As we talked about this theory, Dylan then shared with me one of those simple insights that seems so obvious in hindsight, but was anything but obvious at the time. He told me that with WebGL in the browser, he thought now was the time to move graphic design to the cloud. As someone who had spent significant time in grad school on computer graphics, my initial reaction was very negative. In my mind, graphic design was incredibly compute intensive, to the point where professionals used highly optimized $10K workstations, multiple GPUs, and optimized data storage to get the local performance they desired.

Dylan was not deterred. He explained that the heavy compute was the exact reason why moving to the cloud made sense. By providing high powered machines in the cloud, anyone could get access to an almost arbitrary amount of power without spending $10K, and latency & bandwidth had progressed to the point where shipping the UI bits to the client was a solved problem.

He was right.

It was a simple moment, but I had to admit that multiplayer gaming had already solved problems of low latency, collaborative UI, and that it might be possible to extend that to the web now. Graphic design wasn’t just going to move to the web – eventually it was going to be better, faster, and cheaper online. On top of that, collaboration would be the killer feature that desktop couldn’t match.

The initial product idea, a photo editor in the cloud, turned out to not be the right way to ride this wave. But in the end, Dylan & team were intelligent and flexible enough to clearly iterate to a product that not only is riding that wave, but is also defining it.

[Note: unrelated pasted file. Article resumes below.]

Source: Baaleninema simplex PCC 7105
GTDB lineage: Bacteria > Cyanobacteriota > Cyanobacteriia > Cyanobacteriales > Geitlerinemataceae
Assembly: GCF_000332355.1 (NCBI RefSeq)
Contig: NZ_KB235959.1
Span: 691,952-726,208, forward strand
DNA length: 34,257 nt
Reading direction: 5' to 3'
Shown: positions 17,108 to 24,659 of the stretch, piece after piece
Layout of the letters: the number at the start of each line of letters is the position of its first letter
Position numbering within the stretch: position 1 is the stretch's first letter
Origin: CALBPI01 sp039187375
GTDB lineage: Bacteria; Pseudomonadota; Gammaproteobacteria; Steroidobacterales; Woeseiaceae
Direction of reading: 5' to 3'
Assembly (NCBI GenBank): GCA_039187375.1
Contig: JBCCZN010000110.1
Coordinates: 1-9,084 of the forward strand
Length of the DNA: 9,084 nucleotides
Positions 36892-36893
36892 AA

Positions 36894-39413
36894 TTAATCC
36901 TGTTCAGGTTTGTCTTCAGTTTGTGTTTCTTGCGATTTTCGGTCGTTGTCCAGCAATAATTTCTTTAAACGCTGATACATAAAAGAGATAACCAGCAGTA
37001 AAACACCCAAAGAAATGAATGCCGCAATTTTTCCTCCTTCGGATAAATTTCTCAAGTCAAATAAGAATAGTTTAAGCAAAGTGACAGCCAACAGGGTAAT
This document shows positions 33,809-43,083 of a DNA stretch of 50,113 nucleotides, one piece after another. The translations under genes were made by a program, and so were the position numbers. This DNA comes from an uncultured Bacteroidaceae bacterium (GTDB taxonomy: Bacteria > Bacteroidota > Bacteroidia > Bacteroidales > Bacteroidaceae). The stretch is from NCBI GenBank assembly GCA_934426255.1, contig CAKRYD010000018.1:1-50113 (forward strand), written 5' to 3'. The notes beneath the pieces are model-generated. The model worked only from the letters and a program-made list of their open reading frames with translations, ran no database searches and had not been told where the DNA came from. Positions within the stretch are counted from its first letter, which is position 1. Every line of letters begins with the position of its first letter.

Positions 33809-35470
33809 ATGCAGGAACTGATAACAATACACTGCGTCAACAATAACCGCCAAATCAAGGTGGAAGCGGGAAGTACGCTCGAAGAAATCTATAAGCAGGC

Silicon Valley is about People

When I graduated from business school, my first job was as an Associate at a venture capital firm in Menlo Park. 2001 was a rough time to start in venture capital, but I was excited because I loved the idea of investing capital with founders when everyone else had pulled back. Our office, however, was too large, built out for a boom that had been cut short in 2000. As a result, they gave me a choice of offices.

I picked the one no one wanted, adjacent to the reception area. People thought it was too noisy, but I always left the door open. The reason was quite simple: when founders came in, I wanted to overhear how they treated our receptionist. You can learn a lot about a person based on how they treat people with less power when no one else is around.

Success in Silicon Valley is a dizzying combination of skill and luck, execution, and timing. But first and foremost, it is about people. One of the reasons that the most successful software cultures struggle to avoid hierarchy, is that the rapid change in platform capabilities means that the half-life of experience is brutal. The best solution for a problem five years ago may not be the the best solution today, and it very likely won’t be the best solution five years from now. As a result, young engineers approaching problems for the first time can sometimes see opportunities that the most experienced can’t. Other times, a “new” problem can actually just be a rehash of a problem that was common decades ago. The key is always to work the problem, and always work to avoid the destructive HiPPO anti-pattern. (HiPPO = the highest paid person’s opinion)